Peru boasts the most dramatic Andean peaks and finest regional cuisine, but the jewel on its crown is undoubtedly Machu Picchu, the legendary Inca ruins hidden high in the clouds. Cuzco, the former Inca capital is within hiking distance, and the region is plenty of Inca ruins and fascinating history. Peru’s long, fertile territory was the starting point for many pre-Columbian civilizations. Other attractions include the Nazca Lines, the jungle city of Iquitos, the Mantaro and Ica valleys, beach towns, and the oasis village of Huacachina.
Lima & Vicinity
Lima, capital of Peru, sitting on the Pacific coast, a metropolitan city of 10 million is perfect for discovering the famed national cuisine, with its multitude of ingredients and spices. A relaxing tour of San Francisco convent, with its 21-altar Basilica and museum featuring works by a.o. Rubens, Zurbaran and Rivera. A tour of the many downtown plazas (squares) including the seaside cycle path, botanical garden and Parque del Amor, ending with a visit to Lima’s best nightspots. Meanwhile, the ancient tradition is very much alive at Huaca Pucllana temple, just steps away from the hotels and hostels of central Miraflores district. The impressive Pyramids of Pachacamac are just a 40km drive to the south.
Cusco & Vicinity
Cusco (or Cuzco) was the historic capital of the Inca Empire, now a UNESCO World Heritage Site. Its elevation of over 11,000 ft allows visitors to acclimatize before setting off on long treks towards Machu Picchu’s legendary mountain ruins. Cusco is a pleasant city to explore, with wonderful ancient stonework, narrow streets and important Inca temple remains, complemented by Spanish colonial buildings. Numerous museums showcase Inca and pre-Colombian culture, as well as textiles and sacred plants. Being a rich agricultural region, many fusion and neo-Andean restaurants offer unique Peruvian gastronomy. Meanwhile, day trips to nearby lagoons can be combined with visits to Inca ruins such as Pisac, Tambomachay, Kenqo, Sacsayhaman and Ollantaytambo.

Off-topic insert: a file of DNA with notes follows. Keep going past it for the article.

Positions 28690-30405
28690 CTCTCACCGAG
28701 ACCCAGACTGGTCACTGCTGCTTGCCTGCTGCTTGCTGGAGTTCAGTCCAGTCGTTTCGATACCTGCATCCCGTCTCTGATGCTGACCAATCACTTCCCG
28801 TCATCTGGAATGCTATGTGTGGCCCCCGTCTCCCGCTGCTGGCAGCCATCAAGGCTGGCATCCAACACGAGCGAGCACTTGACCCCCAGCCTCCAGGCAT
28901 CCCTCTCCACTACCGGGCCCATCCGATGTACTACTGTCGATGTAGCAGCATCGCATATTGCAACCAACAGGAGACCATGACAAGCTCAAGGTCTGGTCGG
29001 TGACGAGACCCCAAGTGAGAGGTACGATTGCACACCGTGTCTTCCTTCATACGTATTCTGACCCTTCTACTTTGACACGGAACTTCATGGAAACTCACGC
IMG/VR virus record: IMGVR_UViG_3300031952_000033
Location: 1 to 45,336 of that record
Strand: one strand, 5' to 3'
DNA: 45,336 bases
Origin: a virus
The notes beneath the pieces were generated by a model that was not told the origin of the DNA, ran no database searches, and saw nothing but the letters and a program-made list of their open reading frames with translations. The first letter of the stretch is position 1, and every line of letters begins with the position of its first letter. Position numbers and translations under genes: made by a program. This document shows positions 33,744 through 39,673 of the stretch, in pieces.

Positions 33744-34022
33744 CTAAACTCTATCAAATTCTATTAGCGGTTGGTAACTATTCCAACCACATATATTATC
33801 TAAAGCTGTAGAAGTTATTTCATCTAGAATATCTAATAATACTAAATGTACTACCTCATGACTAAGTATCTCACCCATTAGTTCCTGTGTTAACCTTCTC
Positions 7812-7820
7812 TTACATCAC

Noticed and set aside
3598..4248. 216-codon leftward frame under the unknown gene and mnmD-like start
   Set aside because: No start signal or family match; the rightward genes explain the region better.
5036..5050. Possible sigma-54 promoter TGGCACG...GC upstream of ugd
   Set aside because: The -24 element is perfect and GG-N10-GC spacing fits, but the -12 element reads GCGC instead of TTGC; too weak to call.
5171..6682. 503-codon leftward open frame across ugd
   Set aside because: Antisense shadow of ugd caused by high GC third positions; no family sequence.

The Sacred Valley of the Incas is the eternal home of Machu Picchu, built in the 15th century for Inca emperor Pachacuti. From Cusco, the former Inca capital further down the valley, visitors decide between a suitable “Inca trail”, or take the train (or half and half). All routes wind around dramatic peaks, rivers and archaeological sites, with regular rest stops at scenic points, and camping for up to three nights (depending on trail length). The region was prized by many civilizations for its agricultural potential, and towns such as Ollantaytambo were once retreats for Inca royalty.